Friday, July 12, 2013


by Rachel Carter

   Published: July 10, 2012 by HarperTeen
   Format: Paperback and e-book
   Source: Self-purchased
   Genre: Young Adult
   My Rating:

When I was at BEA 2013, I developed a set of rules for myself on the second and third day, after I drove myself insane by running around trying to get to every single solitary YA signing that interested me. (Impossible. All YA signings interested me.) One of my rules was not to get in line for a second or third book in a series if I didn't already own the first book(s).

I only broke this rule a few times. One of these times was getting in line for Rachel Carter's This Strange and Familiar Place, the second book in this trilogy.

After reading about the series in the program and online, I couldn't help myself. I'm a big fan of conspiracy theory stories and also of books that involve time travel. I felt like this series had something to offer that I hadn't seen elsewhere.

My gut was right.

As soon as I got home, I went out and bought So Close You -- and I loved every second of it. If I hadn't been crazy busy while I was reading it, I probably could've finished it in one sitting. It was one of those books where you clear through a ton of pages and don't notice it until you've finished 130 pages.

So Close to You is the story of Lydia Bentley, a 17 year old from Montauk. Lydia lives with her parents and also, with her grandfather, Peter, who is troubled by a childhood spent without his father. His father, a member of the army who was stationed in Montauk, went missing when he was only a small child and Peter is sure that he was taken from them by The Montauk Project. The Montauk Project was a set of so-called experiment performed at the Camp Hero Air Force Base -- but because they were supposed to be "top secret," no proof exists.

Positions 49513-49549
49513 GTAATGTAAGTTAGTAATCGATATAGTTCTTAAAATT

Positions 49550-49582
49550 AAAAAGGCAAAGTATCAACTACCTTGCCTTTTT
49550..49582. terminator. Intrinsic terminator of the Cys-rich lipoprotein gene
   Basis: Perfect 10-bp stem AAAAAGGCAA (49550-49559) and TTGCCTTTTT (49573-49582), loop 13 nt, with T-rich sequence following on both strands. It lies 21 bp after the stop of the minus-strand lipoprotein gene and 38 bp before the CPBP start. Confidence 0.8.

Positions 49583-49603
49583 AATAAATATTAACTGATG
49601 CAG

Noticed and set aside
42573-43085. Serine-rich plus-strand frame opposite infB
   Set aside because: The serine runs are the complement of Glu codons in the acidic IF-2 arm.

Lydia and her grandfather have long been frequent visitors at the now defunct base. For the most part, Lydia doesn't believe in the conspiracy theory that Peter believes to be true, but she continues to go with him to explore and try to find some proof. When Lydia and her grandfather are getting ready to leave Camp Hero after another fruitless search, she realizes she left her sweater behind near one of the barracks. When she goes back to get it, she finds that the previously sealed door is now open. She sneaks down into the building and finds herself on a machine that transports her in time back to 1944, just days before her great-grandfather's disappearance. Over the course of the book, Lydia struggles to figure out what is right -- to save her family and her grandfather from a lifetime without his father and risk changing the course of history forever (to the point where she may not exist) or to simply gather information to return to the present with to her grandfather.

I read several reviews on Goodreads and while some reviewers weren't thrilled with the book, I'm glad I didn't listen to them because I was enthralled by it! I think that the plot is really brilliant. I love books with a historical aspect to them and So Close to You definitely satisfies that. You can tell that Carter really put a lot of time and energy into researching this project and making her novel feel authentic and accurate. You can really appreciate the love that she put into this book.

When I first saw the cover of So Close to You my initial thought was that it reminded me of the Wizard of Oz, which happens to be one of my favorite stories. I wasn't altogether wrong. While this particular story didn't involve traveling over any rainbows, it certainly had that sort of feel to it, which it one of the highest compliments I can give, given my Oz obsession. So Close to You is a great novel that teens and adults can appreciate and enjoy. It's an incredibly smart book that engages the audience and proves that occasionally, there is more to life than what meets the eye.

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